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Random Function Classes for Machine Learning

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If you have a question about this talk, please contact Zoubin Ghahramani.

Random function classes offer an extremely versatile tool for describing nonlinearities, as they are commonly employed in machine learning. This ranges from compact summaries of distributions to nonlinear function expansions. We show that Bloom Filters, the Count-Min sketch, and a new family of Semidefinite Sketches can all be viewed as attempts at finding the most conservative solution of a convex optimization problem (and with matching guarantees) when querying properties of a distribution. Moreover, the sketches themselves prove useful, e.g. when representing high-dimensional functions, thus leading to the hash kernel for generalized linear models and recommender systems. Next we discuss random kitchen sinks and their accelerated variants, fastfood, a-la-carte and deep-fried convnets. They offer memory-efficient alternatives to incomplete matrix factorization and decomposition for kernel functions. Finally, we combine this approach with sketches, using Pagh’s compressed matrix multiplication construction, yielding computationally efficient two-sample and independence tests.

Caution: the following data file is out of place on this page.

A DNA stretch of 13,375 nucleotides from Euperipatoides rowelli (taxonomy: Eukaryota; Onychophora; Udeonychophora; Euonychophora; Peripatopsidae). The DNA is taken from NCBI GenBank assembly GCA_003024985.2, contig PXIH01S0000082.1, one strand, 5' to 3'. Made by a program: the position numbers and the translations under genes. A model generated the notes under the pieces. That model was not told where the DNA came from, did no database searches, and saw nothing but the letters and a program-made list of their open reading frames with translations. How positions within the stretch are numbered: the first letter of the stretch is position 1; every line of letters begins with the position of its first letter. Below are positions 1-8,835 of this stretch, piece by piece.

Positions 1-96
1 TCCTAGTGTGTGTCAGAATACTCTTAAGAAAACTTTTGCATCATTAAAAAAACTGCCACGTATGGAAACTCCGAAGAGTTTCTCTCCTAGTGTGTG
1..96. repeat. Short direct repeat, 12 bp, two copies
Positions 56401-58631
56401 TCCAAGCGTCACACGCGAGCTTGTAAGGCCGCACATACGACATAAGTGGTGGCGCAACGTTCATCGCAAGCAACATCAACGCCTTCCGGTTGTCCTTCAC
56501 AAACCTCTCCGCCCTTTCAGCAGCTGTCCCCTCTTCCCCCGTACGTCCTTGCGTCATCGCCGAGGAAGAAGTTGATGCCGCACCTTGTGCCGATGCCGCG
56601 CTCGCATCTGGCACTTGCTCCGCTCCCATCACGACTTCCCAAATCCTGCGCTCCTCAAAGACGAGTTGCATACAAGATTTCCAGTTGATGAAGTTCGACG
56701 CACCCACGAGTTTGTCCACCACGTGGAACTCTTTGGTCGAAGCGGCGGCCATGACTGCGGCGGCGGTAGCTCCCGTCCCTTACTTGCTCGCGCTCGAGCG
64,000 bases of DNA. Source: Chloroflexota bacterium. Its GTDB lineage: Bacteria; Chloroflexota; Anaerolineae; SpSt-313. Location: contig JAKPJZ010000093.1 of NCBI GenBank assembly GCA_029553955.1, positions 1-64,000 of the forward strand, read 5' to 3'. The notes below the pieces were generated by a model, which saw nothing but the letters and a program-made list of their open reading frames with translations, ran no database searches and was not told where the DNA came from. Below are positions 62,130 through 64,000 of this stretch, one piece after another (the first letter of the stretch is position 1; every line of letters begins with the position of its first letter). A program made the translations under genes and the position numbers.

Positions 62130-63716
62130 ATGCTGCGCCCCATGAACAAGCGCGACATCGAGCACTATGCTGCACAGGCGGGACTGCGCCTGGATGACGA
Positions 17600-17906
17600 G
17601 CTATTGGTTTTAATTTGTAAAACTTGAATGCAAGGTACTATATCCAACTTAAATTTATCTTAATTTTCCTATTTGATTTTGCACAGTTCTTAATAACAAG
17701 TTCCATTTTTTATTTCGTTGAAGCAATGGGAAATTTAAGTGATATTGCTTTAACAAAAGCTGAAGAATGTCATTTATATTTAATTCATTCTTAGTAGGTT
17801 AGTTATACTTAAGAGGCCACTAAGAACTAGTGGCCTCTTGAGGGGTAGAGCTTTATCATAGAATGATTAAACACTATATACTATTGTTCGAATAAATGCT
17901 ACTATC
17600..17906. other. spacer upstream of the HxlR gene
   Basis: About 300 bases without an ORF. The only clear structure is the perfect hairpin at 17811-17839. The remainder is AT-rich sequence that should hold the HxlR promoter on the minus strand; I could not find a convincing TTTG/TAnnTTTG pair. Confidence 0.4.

This talk is part of the Machine Learning @ CUED series.

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